Help! I think my child has School Phobia!


Going_back_to_school_(9536431736)If you think your child has School Phobia, you may be experiencing difficulty reaching the gate to your child’s school. As you approach and draw closer, your child could begin to display an intense fear, possibly inducing such unmistakable physical symptoms as trembling, panic attacks, distress, vomiting, even diarrhoea and, at home, sleep disturbances.

School Phobia is due to what are known as our Irrational Thinking Styles being out of synch and in need of correction, almost as with a ‘bug’ in a computer programme. Although we cannot run a simple process to cure the ‘bug’, we can instead re-train the brain to correct these Irrational Thinking Styles through methods of Cognitive Behavioural Therapy. Irrational Thoughts develop due to bad experiences which are then reinforced by perceived reoccurrences of said bad experiences.

In addition to Irrational Thinking Styles, we also need to look at a child’s belief system.  Children have a basic belief system which develops with maturity. However, whilst at the basic stage, children have beliefs such as: life is safe, doctors will save everyone’s life, dad will fight off every bad guy and mum will love me every day. These are what I call ‘fairy tale’ beliefs. However, what happens when Dad is hit and hurt by a bad guy, or when the Doctor didn’t save Grandma’s life or Mum becomes poorly or has to leave & go away? Well, their belief system becomes flawed and suddenly the world becomes a scary place. For many parents, they instantly know what the significant incident is that has affected their child; it doesn’t even have to be significant to anyone else. Another example of a scenario I have used is how cool the heroes look in films when they crash cars and walk away with hardly a scratch but then someone in the child’s family is involved in an actual car accident and reality is brought crashing down.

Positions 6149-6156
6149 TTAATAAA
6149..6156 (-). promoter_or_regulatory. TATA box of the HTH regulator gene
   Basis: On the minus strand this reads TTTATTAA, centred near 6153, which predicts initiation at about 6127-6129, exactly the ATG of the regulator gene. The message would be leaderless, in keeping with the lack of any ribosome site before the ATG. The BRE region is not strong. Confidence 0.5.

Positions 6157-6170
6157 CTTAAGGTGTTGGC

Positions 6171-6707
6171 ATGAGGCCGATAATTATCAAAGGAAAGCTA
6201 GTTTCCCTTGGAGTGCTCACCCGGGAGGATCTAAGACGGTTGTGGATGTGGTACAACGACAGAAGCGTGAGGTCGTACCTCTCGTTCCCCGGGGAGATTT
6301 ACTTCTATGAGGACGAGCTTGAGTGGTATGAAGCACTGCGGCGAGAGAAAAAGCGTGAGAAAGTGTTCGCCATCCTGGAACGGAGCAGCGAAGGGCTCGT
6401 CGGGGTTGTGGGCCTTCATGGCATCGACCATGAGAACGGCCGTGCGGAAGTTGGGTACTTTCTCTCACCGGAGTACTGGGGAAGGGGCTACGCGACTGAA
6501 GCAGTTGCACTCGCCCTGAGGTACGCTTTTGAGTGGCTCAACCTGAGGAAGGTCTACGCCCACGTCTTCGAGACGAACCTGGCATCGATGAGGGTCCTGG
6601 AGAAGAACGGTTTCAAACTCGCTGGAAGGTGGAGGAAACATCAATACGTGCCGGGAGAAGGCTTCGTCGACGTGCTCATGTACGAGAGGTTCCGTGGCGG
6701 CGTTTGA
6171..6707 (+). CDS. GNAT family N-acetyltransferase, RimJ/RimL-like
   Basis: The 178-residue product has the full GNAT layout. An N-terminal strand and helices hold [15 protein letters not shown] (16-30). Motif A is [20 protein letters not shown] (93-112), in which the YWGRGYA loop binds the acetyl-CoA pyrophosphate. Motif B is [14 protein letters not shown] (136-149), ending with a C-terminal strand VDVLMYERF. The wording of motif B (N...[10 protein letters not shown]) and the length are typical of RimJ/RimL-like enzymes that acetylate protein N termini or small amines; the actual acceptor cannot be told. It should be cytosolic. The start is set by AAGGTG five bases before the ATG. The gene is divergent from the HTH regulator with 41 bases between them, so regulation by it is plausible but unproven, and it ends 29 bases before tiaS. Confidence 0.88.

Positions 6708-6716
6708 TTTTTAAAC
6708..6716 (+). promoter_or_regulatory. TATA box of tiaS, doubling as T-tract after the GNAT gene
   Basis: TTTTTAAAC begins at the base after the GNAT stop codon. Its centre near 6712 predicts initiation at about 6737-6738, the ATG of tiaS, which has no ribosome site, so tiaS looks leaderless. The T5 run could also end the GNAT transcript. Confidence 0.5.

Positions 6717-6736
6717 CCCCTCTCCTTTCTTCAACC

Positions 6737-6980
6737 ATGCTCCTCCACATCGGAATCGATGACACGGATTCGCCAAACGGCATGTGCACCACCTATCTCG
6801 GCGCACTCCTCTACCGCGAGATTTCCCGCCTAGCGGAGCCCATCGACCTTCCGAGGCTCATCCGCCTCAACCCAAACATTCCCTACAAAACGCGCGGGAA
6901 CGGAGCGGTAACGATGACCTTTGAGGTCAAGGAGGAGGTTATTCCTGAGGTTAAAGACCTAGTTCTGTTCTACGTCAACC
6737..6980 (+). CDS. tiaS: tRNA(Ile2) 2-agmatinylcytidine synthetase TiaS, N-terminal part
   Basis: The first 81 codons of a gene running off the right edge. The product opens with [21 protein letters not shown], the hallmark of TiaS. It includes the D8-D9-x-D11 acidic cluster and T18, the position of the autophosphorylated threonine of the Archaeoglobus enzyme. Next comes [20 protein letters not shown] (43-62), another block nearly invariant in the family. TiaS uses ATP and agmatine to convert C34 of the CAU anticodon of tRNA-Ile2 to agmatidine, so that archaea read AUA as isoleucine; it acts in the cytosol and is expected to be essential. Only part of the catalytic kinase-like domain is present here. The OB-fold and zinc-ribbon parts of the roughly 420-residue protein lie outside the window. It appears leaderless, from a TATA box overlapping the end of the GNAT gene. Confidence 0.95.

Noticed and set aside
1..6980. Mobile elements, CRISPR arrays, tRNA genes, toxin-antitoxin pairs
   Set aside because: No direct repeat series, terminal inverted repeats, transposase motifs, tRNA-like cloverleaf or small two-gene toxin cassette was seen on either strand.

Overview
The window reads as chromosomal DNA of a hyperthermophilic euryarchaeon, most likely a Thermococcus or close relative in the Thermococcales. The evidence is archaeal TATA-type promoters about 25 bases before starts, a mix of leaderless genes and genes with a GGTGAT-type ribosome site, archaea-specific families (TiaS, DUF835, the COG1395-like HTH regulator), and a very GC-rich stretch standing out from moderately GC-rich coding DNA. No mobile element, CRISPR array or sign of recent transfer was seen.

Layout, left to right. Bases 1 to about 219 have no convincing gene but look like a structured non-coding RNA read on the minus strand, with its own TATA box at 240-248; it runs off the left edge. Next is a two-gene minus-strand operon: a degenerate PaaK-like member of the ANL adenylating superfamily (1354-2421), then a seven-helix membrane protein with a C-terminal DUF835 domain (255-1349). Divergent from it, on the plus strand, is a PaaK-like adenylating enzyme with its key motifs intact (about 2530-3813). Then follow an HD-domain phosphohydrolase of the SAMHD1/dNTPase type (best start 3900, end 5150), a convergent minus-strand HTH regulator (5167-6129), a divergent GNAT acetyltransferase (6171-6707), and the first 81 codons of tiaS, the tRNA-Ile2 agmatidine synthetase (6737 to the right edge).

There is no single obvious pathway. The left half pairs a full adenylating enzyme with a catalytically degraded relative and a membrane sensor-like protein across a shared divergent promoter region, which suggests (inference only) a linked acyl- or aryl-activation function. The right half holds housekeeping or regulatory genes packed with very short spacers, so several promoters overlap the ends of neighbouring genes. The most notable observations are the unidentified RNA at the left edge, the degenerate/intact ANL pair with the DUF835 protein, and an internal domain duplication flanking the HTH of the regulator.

After such an incident, your child will begin to show signs of anxiety and possibly fear. When you reach the school, your child will physically refuse school, which is a reaction to the anxiety or fear being experienced. This is known as School Refusal. In addition, you may also be aware that your child finds it difficult to become separated from their main carer due to levels of fear for themselves feeling unsafe or of what might happen to you, or that they can’t cope with being left at places such as parties and with  friends in activities outside of school. This is known as Separation Anxiety.

If you feel that your child is experiencing these Anxieties, you need to contact your family Doctor and request to be referred to Child Adolescent Mental Health Services (CAMHS). Psychological support from CAMHS will help address the Irrational Thinking Styles through Cognitive Behavioural Therapy. Where possible, it may be helpful to video some of the displayed behaviours in order for CAMHS to have a first-hand insight to avoid any misinterpretation when they make this diagnosis. It is important to keep your school informed of the situation to ensure that communication is maintained throughout. If you are finding that your child has become too debilitated to attend school, you are entitled to de-register your child and follow the route of Home Schooling.

By Kay Mawson,  schoolrefusal.co.uk

Further support and advice can be found by visiting the School Refusal website www.schoolrefusal.co.uk